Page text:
Aflatoxin B1 is considered one of the most dangerous mycotoxin for humans and animals health. Moreover severe economic losses may be encountered due to its possible contamination of food and feed during each step of their transformation process (from field to table). Preventing fungal infection/ toxin contamination of crops in the field is considered the preferred strategy to cope with the “aflatoxin risk”. Biocontrol by competitive inhibition using atoxigenic (afla–) Aspergillus flavus strains has been shown to be an effective method in aflatoxin containment in peanuts, maize and cottonseed(1). Naturally occurring populations of afla– strains are considered reservoirs from which to select the strongest biocompetitors. However, the selection of biocontrol strains is not an easy task, due both to the small amount of afla– strains and to the various environmental conditions that may affect their efficacy in the field(2). High throughput procedures are therefore desirable to screen large amount of isolates in order to identify “good competitors”. Moreover, as field trials required to assess their efficiency are expensive and laborious, reconstruction experiments have been generally performed under laboratory conditions to investigate the biological mechanisms underlying the efficacy of afla– strains in preventing aflatoxin production and/or to give a preliminary indication of strain performance when released in the crops. We developed a simple and inexpensive fluorescence-based procedure that may be used: 1) to scale-up the screening process(3) and also 2) to increase knowledge on the mechanisms interfering with mycotoxin production during intraspecific competition and 3) to analyze the effect of natural and/or synthetic compounds for their possible effects on aflatoxin biosynthesis. Here we give a report of our results concerning the evaluation of the potential of afla– strains, colonizing the corn fields of the Po Valley, in reducing aflatoxin accumulation, and show some preliminary evidence that suggest the possible use of antioxidants as part of an additional strategy to contain aflatoxin contamination of food and feed commodities. Conversely the procedure may be used to uncover the presence of antioxidant agents in complex mixtures deriving from natural sources. We also anticipate preliminary data concerning the possible use of our procedure to assess the aflatoxin binding efficacy of bacterial and yeast cells.

A simple and highthroughput procedure to screen for biocontrol agents and to assess the efficacy of antioxidant compounds and natural extracts on aflatoxin containment / F. Degola; F. Milano; B. Marzouk; F. M. Restivo. - STAMPA. - (2013), p. 162. ((Intervento presentato al convegno MycoRed International Conference Europe 2013 ” Global Mycotoxin Reduction Strategies ” tenutosi a Martina Franca (BA) nel 27-31 Maggio 2013.

A simple and highthroughput procedure to screen for biocontrol agents and to assess the efficacy of antioxidant compounds and natural extracts on aflatoxin containment

DEGOLA, Francesca;RESTIVO, Francesco Maria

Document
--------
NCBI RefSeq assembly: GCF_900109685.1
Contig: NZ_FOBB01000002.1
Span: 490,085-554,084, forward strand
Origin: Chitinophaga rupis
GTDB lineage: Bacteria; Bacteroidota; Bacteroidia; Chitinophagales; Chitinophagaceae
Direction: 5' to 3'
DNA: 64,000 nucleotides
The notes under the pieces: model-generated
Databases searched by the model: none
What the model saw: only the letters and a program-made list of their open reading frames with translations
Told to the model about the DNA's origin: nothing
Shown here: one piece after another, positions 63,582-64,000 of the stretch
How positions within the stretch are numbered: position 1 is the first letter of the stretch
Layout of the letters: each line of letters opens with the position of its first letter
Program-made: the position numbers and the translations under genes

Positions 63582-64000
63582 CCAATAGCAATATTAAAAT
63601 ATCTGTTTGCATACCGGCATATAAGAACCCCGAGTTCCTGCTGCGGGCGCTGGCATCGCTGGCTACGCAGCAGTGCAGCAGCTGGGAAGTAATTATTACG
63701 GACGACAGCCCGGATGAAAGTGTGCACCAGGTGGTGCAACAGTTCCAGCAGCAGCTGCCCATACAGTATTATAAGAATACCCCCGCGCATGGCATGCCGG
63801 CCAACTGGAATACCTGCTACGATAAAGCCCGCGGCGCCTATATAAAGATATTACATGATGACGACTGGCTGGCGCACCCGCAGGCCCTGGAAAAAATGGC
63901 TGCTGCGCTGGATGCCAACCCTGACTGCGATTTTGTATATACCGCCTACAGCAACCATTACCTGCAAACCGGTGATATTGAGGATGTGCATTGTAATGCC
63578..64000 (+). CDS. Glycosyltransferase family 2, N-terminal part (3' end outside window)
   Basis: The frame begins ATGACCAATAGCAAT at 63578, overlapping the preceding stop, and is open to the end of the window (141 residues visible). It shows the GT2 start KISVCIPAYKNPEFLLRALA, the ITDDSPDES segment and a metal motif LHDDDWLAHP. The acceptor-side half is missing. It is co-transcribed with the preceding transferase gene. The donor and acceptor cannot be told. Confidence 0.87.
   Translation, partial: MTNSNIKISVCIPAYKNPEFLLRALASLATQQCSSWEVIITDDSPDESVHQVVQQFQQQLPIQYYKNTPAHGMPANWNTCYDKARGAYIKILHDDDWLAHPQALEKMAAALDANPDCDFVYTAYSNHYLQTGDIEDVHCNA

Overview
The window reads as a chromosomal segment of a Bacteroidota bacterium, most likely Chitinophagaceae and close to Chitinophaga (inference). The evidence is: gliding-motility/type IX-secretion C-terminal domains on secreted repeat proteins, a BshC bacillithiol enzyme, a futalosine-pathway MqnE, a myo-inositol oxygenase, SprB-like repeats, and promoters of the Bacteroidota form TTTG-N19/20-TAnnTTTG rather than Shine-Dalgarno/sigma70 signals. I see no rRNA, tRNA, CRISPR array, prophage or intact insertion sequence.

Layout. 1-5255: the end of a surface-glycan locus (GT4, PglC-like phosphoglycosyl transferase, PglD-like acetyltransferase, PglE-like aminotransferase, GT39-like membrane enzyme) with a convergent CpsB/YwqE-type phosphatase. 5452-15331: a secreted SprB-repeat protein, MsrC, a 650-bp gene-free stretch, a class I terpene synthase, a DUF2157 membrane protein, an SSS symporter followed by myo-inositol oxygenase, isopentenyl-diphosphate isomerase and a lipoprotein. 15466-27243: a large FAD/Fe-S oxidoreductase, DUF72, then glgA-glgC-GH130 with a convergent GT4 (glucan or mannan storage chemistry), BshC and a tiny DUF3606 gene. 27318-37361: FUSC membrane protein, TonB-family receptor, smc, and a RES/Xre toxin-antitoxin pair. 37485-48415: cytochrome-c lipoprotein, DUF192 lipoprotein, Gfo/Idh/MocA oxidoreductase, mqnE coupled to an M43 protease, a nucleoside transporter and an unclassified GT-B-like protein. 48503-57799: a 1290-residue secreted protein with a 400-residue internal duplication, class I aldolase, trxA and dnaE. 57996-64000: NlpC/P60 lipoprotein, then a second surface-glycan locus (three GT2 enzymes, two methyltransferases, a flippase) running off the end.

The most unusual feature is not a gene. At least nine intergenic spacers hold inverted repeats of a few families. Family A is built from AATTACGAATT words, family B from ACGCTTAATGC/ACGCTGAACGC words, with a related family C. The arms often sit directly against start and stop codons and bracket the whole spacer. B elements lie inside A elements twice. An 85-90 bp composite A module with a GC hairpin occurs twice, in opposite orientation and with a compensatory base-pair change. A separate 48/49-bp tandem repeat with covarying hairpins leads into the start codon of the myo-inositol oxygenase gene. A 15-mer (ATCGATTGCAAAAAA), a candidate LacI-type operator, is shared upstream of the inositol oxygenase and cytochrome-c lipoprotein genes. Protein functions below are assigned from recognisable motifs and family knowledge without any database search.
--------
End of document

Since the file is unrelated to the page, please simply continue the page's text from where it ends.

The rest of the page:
2013

Abstract

Aflatoxin B1 is considered one of the most dangerous mycotoxin for humans and animals health. Moreover severe economic losses may be encountered due to its possible contamination of food and feed during each step of their transformation process (from field to table). Preventing fungal infection/ toxin contamination of crops in the field is considered the preferred strategy to cope with the “aflatoxin risk”. Biocontrol by competitive inhibition using atoxigenic (afla–) Aspergillus flavus strains has been shown to be an effective method in aflatoxin containment in peanuts, maize and cottonseed(1). Naturally occurring populations of afla– strains are considered reservoirs from which to select the strongest biocompetitors. However, the selection of biocontrol strains is not an easy task, due both to the small amount of afla– strains and to the various environmental conditions that may affect their efficacy in the field(2). High throughput procedures are therefore desirable to screen large amount of isolates in order to identify “good competitors”. Moreover, as field trials required to assess their efficiency are expensive and laborious, reconstruction experiments have been generally performed under laboratory conditions to investigate the biological mechanisms underlying the efficacy of afla– strains in preventing aflatoxin production and/or to give a preliminary indication of strain performance when released in the crops. We developed a simple and inexpensive fluorescence-based procedure that may be used: 1) to scale-up the screening process(3) and also 2) to increase knowledge on the mechanisms interfering with mycotoxin production during intraspecific competition and 3) to analyze the effect of natural and/or synthetic compounds for their possible effects on aflatoxin biosynthesis. Here we give a report of our results concerning the evaluation of the potential of afla– strains, colonizing the corn fields of the Po Valley, in reducing aflatoxin accumulation, and show some preliminary evidence that suggest the possible use of antioxidants as part of an additional strategy to contain aflatoxin contamination of food and feed commodities. Conversely the procedure may be used to uncover the presence of antioxidant agents in complex mixtures deriving from natural sources. We also anticipate preliminary data concerning the possible use of our procedure to assess the aflatoxin binding efficacy of bacterial and yeast cells.
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Utilizza questo identificativo per citare o creare un link a questo documento: http://hdl.handle.net/11381/2641069
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